-- AmnonHarel - 07-Jul-2010

Introduction

During the approval meeting, Gigi raised the question of how does the 10% JES uncertainty translate to a degradation of the contact interaction limits. Naively, since the SM is almost independent of the JES, and the contact interaction models depend mostly on lambda/JES, one would expect the limits to degrade by 10% as well.

This begs several questions:

  • what is the current degradation?
  • how does the current degradation come about?
  • does it matter that these are 95% limits, not 68% limits?
    • in some ideal scenarios this does not matter, regardless of whether we're setting 1sigma or 5sigma limits, the shifting along the x axis is the same. Can this hold for CLs + Cousins-Highland?
  • do CLs limits behave the same as frequentist limits?
    • for exclusion probabilities above 50% the two are close, but below that they diverge rapidly (CLs hits 0 when frequentist plateaus into 5%, but the difference is bigger before the plateau)
  • in the ideal case (detailed below) should the limits degrade by 10% according to the Cousins-Highland logic?
    • nominal hypothesis is independent of S (e.g. a constant)
    • alternate hypothesis is to add a term f(x,S,L)=g(x*S/L), e.g., g(y)=0 below 1 and 1-y above it
    • set limits on L, treating S as nuisance parameter (e.g. Gaussain(1, 0.1)).
    • frequentist limits?
    • 68% limits?
    • I don't see a trivial answer - interesting statistics study?

Attempts to start answering these questions are below

Current degradation

The PAS analysis used ensembles of 4000 pseudo datasets (PDSs). What the ensemble statistics uncertainty on the resulting limits? Repeated the analysis a few times with different seeds - the predicted 95% CLs limits were: 556, 550, 558, 548 --> 553 +/- 5 This is for ensembles without systematic uncertainties (much quicker to generate).

For ensembles with only the JES uncertainty we get a predicted 95% CLs limits of 470. For a degradation of (15 +/- 1)%. Which at least naively, is on the conservative side.

The degradation for a particular dataset, e.g. the real data, is much less predictable and thus doesn't teach us as much about this.

It's also worth noting that in Jim's predictions table, he saw that the total uncertainties degrade the predicted limits by somewhat less than 10%. Which isn't very consistent with the degradation for the 11.4 nb dataset.

how does the current degradation come about?

As we showed in the approval talk: * the JES nuisance parameter changes the predictions used in creating the PDSs (but not the LLR) * per bin the change in the ratio are 5-30%. The change is basically DeltaJES * Mjj * slope_of_ratio, the latter two parameters scale the same as lambda increases, so that estimate holds for all lambdas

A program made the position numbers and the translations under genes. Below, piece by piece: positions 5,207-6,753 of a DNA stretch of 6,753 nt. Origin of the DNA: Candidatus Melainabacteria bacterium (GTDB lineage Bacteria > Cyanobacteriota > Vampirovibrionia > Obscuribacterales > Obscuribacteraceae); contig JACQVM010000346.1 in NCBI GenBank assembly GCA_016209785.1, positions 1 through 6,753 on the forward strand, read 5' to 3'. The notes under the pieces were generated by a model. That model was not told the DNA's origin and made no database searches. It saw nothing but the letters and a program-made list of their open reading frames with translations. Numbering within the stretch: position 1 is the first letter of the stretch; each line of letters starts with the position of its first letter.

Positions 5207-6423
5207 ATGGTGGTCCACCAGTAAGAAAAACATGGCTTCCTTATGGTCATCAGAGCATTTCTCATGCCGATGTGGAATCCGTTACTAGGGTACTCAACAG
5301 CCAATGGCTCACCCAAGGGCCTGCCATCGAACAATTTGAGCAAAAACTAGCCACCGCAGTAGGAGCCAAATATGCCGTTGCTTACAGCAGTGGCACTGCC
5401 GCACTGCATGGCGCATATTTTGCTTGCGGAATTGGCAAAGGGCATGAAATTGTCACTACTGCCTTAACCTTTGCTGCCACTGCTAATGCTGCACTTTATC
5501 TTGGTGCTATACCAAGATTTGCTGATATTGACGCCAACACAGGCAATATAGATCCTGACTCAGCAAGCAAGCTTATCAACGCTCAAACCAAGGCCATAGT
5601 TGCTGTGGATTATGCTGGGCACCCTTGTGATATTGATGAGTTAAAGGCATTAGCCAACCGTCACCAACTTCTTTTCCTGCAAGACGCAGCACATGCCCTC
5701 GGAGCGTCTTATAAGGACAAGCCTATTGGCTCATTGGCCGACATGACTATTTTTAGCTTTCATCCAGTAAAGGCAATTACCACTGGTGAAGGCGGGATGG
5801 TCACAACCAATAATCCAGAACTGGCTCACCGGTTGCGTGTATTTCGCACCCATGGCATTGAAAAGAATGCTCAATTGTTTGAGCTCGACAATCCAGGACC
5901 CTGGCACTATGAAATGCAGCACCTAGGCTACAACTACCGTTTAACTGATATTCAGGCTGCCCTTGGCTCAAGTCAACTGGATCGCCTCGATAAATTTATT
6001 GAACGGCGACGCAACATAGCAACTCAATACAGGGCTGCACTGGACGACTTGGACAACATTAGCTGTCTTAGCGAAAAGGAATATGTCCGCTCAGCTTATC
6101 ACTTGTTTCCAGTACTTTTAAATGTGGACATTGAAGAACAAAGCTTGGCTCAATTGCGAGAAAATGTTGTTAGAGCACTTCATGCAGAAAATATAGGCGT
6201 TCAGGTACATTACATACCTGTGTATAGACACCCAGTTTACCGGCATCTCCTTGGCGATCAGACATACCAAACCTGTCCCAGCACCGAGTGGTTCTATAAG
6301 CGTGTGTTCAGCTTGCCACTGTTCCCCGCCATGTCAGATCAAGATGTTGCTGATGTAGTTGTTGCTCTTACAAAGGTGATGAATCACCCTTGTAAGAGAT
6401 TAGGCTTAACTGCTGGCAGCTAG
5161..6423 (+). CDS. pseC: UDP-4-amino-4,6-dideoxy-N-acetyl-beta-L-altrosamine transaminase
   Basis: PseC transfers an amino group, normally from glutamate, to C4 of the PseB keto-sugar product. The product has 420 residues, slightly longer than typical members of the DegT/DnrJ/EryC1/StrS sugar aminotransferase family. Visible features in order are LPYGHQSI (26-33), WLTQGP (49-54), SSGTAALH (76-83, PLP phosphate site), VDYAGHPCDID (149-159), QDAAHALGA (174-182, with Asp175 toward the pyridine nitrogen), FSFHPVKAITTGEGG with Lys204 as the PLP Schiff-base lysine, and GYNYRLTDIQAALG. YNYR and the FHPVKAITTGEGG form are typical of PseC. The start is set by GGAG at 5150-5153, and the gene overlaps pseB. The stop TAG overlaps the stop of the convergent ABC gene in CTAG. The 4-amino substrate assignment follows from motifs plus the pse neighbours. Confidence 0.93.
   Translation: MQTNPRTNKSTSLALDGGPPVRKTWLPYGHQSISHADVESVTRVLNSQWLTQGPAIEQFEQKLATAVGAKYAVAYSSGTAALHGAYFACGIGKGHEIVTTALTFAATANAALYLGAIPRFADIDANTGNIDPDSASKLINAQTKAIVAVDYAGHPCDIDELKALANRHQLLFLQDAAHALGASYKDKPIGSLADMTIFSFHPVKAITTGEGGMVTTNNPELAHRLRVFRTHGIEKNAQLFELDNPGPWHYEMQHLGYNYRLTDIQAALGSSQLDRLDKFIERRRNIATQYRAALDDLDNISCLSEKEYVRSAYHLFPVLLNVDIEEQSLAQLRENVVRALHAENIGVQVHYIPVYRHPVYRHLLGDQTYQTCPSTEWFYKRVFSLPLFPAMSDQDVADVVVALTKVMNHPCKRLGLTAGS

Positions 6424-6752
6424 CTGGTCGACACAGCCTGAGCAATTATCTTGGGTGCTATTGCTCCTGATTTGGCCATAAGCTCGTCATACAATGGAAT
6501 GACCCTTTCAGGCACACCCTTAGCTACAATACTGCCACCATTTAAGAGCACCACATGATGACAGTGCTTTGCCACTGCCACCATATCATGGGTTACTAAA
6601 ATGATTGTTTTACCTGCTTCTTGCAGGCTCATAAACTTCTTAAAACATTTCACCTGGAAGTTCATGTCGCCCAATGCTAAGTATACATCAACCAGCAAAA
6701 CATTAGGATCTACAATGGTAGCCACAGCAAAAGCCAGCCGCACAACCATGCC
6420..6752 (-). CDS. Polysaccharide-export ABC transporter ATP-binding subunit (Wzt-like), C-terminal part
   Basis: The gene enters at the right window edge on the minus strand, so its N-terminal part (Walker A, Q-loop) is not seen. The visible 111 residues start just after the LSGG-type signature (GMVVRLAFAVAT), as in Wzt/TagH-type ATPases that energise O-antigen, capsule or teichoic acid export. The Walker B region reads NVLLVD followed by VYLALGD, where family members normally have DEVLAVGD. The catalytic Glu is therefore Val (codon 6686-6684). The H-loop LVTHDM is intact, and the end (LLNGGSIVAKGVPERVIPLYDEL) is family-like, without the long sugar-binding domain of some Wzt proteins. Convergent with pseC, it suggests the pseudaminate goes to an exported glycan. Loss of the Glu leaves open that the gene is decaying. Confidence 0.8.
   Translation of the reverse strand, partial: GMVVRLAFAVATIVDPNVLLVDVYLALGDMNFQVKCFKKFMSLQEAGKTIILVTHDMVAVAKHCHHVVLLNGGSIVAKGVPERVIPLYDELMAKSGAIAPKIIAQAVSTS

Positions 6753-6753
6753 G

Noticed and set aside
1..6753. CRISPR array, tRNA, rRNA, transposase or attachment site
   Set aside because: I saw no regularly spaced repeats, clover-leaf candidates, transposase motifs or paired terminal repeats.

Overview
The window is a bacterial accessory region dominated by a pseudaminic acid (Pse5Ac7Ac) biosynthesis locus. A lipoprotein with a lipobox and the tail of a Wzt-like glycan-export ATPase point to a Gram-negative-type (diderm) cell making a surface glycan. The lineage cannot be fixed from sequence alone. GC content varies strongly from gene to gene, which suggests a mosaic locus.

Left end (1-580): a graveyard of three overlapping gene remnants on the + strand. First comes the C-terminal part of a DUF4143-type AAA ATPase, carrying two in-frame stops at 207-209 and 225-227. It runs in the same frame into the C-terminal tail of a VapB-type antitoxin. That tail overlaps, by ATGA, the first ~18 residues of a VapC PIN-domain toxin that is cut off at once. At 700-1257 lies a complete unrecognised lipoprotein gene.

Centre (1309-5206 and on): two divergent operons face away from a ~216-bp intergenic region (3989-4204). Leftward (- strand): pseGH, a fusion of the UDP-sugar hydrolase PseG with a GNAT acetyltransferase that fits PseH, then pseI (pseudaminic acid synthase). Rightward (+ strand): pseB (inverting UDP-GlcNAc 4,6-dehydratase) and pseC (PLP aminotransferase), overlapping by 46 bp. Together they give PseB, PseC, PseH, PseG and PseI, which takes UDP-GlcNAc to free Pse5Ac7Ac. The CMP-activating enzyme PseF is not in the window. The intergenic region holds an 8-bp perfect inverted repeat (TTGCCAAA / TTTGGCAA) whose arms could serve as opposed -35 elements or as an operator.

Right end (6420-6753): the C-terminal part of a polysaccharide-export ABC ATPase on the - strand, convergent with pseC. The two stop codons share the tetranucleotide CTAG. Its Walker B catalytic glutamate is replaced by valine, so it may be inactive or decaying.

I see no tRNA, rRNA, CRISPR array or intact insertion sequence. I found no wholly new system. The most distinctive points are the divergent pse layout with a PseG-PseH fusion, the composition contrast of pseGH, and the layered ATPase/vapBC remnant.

As the JES nuisance parameter is sampled (it is distributed as Gaus( 1, 0.1 ) ), it effects the LLR. This is demonstrated with NP ensembles of lambda=600GeV and only JES systematics:

LLR for 3 JES bins LLR profiled as a function of JES
uju_llr_by_jes.png uju_llr_jes_profile.png
  • the deviation from a linear dependence at very high JES is surprising. May be related to the non-Gaussian nature of the ratio distribution.

How does this effect the probability to exclude this model?

  • I haven't found the right things to plot here. The following are wrong:
    • the exclusion probability as a function of lambda in normal ensembles without systematics. Irrelevant because LLR changes between points so that it matches the simulated lambda.
    • probability of the new physics LLR to be above some threshold, e.g., the 68% / 95%, frequentist / CLs limits for that lambda. Irrelevant because the critical values come from the NP distributions themselves.
    • probability of the SM LLR to be above the threshold which depends on JES?
      • might be the right plot. Haven't made that one yet.

Plots of the wrong things....

Here is a plot of the exclusion probabilities for those same ensembles as a function of JES for four critical values.
  • Note that the critical values use the entire distribution, and thus depend on the JES uncertainties assumed
lambda=450 lambda=500 lambda=600
uju_excl_450.png uju_excl_prob_500.png uju_excl_prob.png
Due to the sampling of the JES nuisance parameter, the exclusion probability is a weighted mean of these probabilities. If these plots were linear, this uncertainty would not degrade the limits!

  • Limits with 11.4nb data and only JES systematics:
    clim1_4KI0_01.png
Topic attachments
I Attachment HistorySorted descending Action Size Date Who Comment
PNGpng clim1_4KI0_01.png r1 manage 16.3 K 2010-07-07 - 18:10 AmnonHarel Limits with 11.4nb data and only JES systematics
PNGpng uju_excl_450.png r1 manage 17.8 K 2010-07-07 - 18:01 AmnonHarel Exclusion probabilities for lambda=450GeV
PNGpng uju_excl_prob.png r1 manage 17.9 K 2010-07-07 - 17:00 AmnonHarel Exclusion probabilities for lambda=600GeV
PNGpng uju_excl_prob_500.png r1 manage 18.2 K 2010-07-07 - 18:01 AmnonHarel Exclusion probabilities for lambda=500GeV
PNGpng uju_llr_by_jes.png r1 manage 12.4 K 2010-07-07 - 16:59 AmnonHarel LLR for NP ensembles @ lambda=600 with only JES systematics
PNGpng uju_llr_jes_profile.png r1 manage 10.5 K 2010-07-07 - 17:01 AmnonHarel LLR dependence on the JES nuisance parameter (JES only systematic)
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Topic revision: r1 - 2010-07-07 - AmnonHarel
 
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